At this point, I’m getting close to about a half-decade of these posts, so most of the conclusions should be old hat at this point. In short, hey, the projections are generally pretty good. Maybe they won’t get every player exactly right, but mix in the underestimates and overestimates, and they’ll be pretty close, on average. Sounds good and boring, right?
Well, truth be told — while that’s generally true, that was absolutely not true for the 2018 Atlanta Braves. You probably already instinctively realize this, because you saw it. The Braves were not projected to be good. The Braves ended up being good. That doesn’t happen without a lot more overperformance of projects than underperformance of projections.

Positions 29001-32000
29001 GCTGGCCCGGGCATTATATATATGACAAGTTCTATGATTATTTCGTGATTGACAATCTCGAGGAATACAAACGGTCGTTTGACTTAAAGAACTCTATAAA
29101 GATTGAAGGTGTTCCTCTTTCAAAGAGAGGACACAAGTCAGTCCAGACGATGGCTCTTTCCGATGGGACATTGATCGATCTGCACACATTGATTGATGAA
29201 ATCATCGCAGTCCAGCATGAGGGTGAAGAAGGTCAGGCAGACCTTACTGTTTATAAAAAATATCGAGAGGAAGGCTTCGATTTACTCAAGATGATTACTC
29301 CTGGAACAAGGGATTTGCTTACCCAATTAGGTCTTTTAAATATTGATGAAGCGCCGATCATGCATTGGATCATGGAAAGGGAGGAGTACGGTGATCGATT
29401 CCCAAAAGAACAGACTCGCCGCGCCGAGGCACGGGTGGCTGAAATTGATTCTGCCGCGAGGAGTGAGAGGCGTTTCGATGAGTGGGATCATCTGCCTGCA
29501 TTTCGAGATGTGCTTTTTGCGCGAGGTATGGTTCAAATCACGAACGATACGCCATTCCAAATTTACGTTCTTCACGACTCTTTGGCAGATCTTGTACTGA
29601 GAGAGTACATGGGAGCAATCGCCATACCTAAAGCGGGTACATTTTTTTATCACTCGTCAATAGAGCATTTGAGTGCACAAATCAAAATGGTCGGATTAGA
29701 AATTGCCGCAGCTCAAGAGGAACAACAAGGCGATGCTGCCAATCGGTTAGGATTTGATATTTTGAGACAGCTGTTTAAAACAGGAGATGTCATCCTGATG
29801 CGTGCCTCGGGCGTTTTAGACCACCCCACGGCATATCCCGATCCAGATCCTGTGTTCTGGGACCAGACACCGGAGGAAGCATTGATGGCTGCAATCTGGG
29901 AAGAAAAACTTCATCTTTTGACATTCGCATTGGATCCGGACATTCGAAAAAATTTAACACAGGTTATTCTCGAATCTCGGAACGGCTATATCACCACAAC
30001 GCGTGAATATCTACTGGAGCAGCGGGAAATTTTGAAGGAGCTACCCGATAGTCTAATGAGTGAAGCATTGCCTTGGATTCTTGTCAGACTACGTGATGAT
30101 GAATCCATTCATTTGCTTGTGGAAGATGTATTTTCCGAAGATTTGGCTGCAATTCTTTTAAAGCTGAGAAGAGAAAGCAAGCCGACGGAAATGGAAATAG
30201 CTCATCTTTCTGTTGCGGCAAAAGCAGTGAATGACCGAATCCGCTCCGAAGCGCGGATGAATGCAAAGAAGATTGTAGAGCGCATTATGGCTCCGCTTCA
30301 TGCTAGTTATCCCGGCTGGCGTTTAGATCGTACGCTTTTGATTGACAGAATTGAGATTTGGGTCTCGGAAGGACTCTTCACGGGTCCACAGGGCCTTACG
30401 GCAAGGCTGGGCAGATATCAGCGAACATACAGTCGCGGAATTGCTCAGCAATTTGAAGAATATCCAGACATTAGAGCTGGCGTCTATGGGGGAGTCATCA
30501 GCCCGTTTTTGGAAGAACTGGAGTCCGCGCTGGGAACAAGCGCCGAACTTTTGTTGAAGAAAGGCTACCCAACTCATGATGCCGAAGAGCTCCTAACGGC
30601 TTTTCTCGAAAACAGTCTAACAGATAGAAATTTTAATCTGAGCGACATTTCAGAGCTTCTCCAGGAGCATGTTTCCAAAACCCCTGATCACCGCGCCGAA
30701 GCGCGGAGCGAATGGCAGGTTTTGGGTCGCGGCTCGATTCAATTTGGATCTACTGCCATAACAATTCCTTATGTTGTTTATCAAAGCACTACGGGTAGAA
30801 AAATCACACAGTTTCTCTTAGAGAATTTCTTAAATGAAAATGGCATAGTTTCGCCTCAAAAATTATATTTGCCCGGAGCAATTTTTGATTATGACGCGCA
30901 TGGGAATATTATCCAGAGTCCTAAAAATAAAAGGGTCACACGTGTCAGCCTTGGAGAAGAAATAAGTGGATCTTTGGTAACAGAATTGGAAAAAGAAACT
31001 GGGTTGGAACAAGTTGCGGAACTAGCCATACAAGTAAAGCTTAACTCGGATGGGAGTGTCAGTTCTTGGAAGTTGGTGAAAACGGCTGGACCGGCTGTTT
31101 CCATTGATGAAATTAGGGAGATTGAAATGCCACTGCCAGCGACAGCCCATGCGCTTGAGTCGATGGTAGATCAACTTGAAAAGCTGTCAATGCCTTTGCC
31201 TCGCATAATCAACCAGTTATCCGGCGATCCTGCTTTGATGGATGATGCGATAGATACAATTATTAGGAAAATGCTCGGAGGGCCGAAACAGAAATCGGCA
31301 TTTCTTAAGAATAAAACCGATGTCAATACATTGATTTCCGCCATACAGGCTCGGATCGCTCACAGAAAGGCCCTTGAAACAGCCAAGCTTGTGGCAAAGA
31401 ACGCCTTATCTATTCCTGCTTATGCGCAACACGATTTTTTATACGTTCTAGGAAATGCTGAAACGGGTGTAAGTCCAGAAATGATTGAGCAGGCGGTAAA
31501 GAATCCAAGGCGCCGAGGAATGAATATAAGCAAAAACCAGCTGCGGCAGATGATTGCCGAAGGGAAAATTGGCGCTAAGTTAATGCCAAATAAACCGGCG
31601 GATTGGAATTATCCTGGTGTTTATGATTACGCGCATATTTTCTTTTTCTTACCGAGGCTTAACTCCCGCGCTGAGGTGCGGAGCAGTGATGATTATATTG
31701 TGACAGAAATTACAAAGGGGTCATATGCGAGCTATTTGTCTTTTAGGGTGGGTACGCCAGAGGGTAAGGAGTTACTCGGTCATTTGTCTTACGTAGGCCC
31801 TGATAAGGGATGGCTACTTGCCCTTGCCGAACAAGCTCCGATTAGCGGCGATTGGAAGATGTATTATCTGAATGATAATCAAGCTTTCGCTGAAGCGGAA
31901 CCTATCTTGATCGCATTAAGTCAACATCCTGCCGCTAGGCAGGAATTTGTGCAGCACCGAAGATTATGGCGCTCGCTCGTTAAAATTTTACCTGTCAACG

One thing that heralded the Braves having “arrived” into a land of ambitious, meaningful baseball is that their lineup card stopped being a carousel featuring Adonis Garcia and Anthony Recker in lieu of horses. Rather, the Braves really only used 11 position players in 2018, and this undectet (yes, this is a real word for “group of 11”) was good for 93 of the team’s total (non-pitcher) plate appearances. Aside from Ryan Flaherty, whose 183 PAs unmercifully constituted over three percent of his team’s total plate appearances on the year, the remaining 12 players to grab a PA in a Braves uniform this year combined for just four percent of the team’s offensive playing time. I bring all of this up just to segue into the following. Across these 11 players, Steamer did not overestimate a single one. Across these 11 players ZiPS overestimated only Preston Tucker, and only by 0.1 WAR. Across these 11 players, IWAG actually overestimated four, but none by more than 0.7 WAR. “What happened with the 2018 Braves” is a multifarious question that can have many satisfying answers, but one of those answers is essentially: “They outplayed their projections.”